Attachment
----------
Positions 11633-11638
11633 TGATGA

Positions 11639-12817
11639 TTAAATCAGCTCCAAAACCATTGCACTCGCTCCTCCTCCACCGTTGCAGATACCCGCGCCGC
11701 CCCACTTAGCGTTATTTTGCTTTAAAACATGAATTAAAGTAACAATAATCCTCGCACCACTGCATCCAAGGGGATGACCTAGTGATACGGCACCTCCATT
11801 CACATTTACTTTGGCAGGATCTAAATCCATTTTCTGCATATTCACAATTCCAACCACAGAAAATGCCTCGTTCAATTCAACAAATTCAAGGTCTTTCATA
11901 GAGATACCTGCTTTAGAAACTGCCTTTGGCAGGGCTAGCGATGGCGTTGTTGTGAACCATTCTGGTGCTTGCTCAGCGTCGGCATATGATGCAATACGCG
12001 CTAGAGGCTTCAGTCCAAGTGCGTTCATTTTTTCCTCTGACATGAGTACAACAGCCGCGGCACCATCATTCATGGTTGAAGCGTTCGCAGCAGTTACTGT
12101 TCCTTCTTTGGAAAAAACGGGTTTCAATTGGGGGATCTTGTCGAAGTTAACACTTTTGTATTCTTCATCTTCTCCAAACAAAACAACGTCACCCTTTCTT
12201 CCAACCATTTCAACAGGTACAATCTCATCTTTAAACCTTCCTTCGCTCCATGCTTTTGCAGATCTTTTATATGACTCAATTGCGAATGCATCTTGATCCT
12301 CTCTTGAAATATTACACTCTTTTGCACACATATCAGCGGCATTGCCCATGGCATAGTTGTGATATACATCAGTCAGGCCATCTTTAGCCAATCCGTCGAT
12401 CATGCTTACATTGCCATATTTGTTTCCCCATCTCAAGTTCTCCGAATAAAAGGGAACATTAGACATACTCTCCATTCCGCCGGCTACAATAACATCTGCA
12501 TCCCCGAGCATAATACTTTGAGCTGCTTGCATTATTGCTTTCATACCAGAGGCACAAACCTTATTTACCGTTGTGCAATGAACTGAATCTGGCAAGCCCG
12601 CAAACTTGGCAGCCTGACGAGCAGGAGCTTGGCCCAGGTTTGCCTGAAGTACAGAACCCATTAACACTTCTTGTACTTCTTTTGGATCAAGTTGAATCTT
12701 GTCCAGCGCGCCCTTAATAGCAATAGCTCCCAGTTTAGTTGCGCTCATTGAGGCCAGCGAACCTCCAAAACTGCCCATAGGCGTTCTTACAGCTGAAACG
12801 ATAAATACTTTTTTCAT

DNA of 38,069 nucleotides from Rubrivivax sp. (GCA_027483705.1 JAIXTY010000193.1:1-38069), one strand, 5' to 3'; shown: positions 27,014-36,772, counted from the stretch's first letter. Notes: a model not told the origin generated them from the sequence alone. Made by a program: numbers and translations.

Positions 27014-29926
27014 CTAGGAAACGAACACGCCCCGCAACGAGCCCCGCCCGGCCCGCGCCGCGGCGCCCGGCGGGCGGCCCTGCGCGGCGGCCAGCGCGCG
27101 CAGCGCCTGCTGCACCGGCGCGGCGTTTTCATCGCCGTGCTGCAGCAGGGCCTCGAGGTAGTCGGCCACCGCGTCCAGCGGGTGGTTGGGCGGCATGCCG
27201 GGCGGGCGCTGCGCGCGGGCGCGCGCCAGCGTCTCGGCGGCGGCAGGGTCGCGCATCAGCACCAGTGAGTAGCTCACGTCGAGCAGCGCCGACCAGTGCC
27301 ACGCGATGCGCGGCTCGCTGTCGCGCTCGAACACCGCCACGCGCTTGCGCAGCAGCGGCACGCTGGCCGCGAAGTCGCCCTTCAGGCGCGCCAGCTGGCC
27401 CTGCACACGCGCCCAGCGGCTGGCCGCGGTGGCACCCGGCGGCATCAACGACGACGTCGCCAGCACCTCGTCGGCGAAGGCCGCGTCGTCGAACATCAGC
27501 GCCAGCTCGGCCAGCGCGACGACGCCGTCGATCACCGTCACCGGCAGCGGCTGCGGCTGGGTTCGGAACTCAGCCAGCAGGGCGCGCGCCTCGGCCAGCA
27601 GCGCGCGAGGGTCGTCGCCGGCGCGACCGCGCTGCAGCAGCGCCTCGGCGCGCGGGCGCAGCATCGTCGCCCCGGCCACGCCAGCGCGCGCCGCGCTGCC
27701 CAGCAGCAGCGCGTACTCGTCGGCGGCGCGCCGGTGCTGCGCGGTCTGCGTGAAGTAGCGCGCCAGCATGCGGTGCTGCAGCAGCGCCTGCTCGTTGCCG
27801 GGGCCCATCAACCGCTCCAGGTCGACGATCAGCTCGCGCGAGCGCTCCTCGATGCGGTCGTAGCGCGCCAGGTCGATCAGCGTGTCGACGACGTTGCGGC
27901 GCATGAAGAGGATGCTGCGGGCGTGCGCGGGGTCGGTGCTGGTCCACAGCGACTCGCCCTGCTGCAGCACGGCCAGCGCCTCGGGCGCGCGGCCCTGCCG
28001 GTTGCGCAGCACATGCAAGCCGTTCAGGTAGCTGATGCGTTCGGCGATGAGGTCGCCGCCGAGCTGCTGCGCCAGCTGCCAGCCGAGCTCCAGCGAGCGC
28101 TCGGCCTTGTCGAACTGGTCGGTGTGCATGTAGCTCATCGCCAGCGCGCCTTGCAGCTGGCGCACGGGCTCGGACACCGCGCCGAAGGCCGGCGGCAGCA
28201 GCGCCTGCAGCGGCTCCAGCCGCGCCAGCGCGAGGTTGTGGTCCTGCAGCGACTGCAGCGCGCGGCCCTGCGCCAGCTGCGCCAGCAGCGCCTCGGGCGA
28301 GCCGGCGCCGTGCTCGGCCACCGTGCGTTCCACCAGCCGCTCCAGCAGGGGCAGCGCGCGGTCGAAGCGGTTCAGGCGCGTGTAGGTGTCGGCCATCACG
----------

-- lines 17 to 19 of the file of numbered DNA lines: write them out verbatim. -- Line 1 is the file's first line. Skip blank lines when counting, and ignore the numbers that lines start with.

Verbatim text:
DNA of 38,069 nucleotides from Rubrivivax sp. (GCA_027483705.1 JAIXTY010000193.1:1-38069), one strand, 5' to 3'; shown: positions 27,014-36,772, counted from the stretch's first letter. Notes: a model not told the origin generated them from the sequence alone. Made by a program: numbers and translations.

Positions 27014-29926
27014 CTAGGAAACGAACACGCCCCGCAACGAGCCCCGCCCGGCCCGCGCCGCGGCGCCCGGCGGGCGGCCCTGCGCGGCGGCCAGCGCGCG